Not everyone sees new highs as a reason to put more money in stocks. Here are five reasons behind the bearish call:

1. Bull is getting up in years. Just like Baby Boomers, the current bull market, which was born March 9, 2009, is nearing its Golden Years. It turns 4 years old on Saturday, and only five of the past 11 bulls have lived to celebrate their fifth birthday, according to S&P Capital IQ research firm. And the average bull since 1932 has lasted roughly 4½ years, says S&P Dow Jones Indices. In short, no bull lasts forever. "The bull," says James Stack, editor of InvesTech Research newsletter, "is in the latter stages of its lifespan." 

2. Market milestone could spell trouble. Stock market records and big round numbers such as Dow 14,000 and Nasdaq 5000 often cause a market pause or even a downturn. The Dow closed above 14,000 only nine times in 2007 and nine days this year through Monday's close. Similarly, the Nasdaq composite, which peaked at 5048.62 in March 2000, closed above 5000 only twice before crashing. 

What's more, the Dow crossed 1000 for the first time on Jan. 18, 1966, stayed there for just that one day and didn't close above that milestone again until November 1972. It didn't stay above the 1000 milestone for good until 1982. "Those big milestones always cause investors to say, 'Oh, if it is at these levels, I might want to sell a little,' " says Andy Brooks, head trader at mutual fund giant T. Rowe Price.

3. Budget battles looming. Sure, Wall Street breathed a sigh of relief when the "fiscal cliff" was avoided and the debt-ceiling debate was pushed out to the future, but budget battles in Washington are far from over and fears about what could and will happen might rattle investors. "We are moving into a period of budget trench warfare," Jason Trennert, founder of Strategas Research Partners, warned clients recently. On March 1, the first phase of $1.2 trillion in across-the-board federal cuts on defense and discretionary spending, known as the sequester, kicked in after lawmakers couldn't agree on more specific and less-draconian cuts. It's unclear whether lawmakers can get a deal done soon to soften the economic blow as the cuts start to take effect. Later in March, the continuing resolution authorizing FY2013 spending expires, which could result in a government shutdown.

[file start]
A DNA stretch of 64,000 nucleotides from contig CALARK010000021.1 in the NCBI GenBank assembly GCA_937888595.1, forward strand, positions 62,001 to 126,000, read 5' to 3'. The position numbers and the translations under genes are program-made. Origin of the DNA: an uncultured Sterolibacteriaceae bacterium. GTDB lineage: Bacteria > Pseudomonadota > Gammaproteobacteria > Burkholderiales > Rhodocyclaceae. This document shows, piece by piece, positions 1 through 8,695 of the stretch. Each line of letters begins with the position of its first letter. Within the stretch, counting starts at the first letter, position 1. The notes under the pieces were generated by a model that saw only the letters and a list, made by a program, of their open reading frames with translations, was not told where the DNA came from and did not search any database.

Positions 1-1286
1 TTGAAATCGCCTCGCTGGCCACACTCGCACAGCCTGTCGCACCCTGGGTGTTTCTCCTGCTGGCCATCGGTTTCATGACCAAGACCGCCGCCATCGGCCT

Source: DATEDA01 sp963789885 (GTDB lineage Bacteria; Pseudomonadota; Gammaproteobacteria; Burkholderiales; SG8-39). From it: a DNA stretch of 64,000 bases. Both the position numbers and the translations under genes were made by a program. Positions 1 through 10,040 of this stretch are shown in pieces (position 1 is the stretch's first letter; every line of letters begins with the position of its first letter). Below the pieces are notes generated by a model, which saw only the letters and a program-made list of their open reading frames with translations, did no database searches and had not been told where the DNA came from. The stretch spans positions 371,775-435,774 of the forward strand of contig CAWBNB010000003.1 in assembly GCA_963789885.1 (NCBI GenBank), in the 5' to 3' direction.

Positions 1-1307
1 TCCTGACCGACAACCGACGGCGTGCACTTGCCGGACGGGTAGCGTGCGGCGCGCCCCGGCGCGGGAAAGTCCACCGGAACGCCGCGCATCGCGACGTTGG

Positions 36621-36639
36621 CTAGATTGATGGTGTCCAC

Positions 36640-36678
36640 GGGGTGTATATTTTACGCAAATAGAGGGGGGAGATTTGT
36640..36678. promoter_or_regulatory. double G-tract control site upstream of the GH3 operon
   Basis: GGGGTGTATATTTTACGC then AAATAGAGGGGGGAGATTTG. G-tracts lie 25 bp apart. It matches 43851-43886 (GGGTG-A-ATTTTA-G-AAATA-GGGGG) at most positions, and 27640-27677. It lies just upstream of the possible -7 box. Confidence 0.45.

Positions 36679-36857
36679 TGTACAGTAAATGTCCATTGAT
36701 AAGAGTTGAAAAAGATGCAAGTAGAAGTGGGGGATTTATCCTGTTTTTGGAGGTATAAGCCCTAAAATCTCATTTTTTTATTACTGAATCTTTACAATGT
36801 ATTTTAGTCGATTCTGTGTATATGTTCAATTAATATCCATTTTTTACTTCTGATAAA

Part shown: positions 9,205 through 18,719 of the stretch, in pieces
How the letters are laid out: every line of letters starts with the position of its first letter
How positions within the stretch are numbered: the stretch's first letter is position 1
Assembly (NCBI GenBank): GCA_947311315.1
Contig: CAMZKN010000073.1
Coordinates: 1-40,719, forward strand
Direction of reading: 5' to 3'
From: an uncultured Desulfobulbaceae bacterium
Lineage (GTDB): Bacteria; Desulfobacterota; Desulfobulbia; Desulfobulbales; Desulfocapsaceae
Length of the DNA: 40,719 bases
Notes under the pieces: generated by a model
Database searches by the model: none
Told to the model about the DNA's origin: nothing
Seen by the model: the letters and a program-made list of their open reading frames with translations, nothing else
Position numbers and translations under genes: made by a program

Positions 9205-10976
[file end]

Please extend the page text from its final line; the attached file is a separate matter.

4. Popularity kills bulls. If the market keeps going up and people think it is invincible, it could suffer from the so-called Apple effect. The PC and device maker was white-hot and emerged as the No. 1 stock in the world only to suffer from being overloved, eventually enduring a more than 35%-plus drop from its record high. "Popularity kills," warned Ned Davis Research's senior investment strategist Ned Davis. "By the time a stock is No. 1 in the market, nearly everyone owns it, and the story is well known. And, generally, what everyone knows in the market is not worth knowing, because the positives are already discounted in the price."

5. Calls for a correction grow louder. The stock market has now gone 519 calendar days without a 10% decline, ranking it the 10th-longest spell without what market watchers define as a correction, according to Bespoke Investment Group. But what goes up must eventually come down.

And that's a reason why many Wall Street pros say the market is due for a downturn. Sam Subramanian, editor of AlphaProfit Sector Investors' Newsletter, says a 5% to 7% drop is possible, citing an "overbought" market, policy risk in the U.S. and rising political uncertainty in debt-strapped eurozone countries, such as Spain and Italy. The talk on Wall Street for a while now has been that a 3% to 5% correction is coming. In a research note titled "Too Far, Too Fast," Mark Luschini, chief investment strategist at Janney Montgomery Scott, said the market is entering a "danger zone" and questioned whether the pace of the market rally is sustainable. "We suggest it is not likely," he said.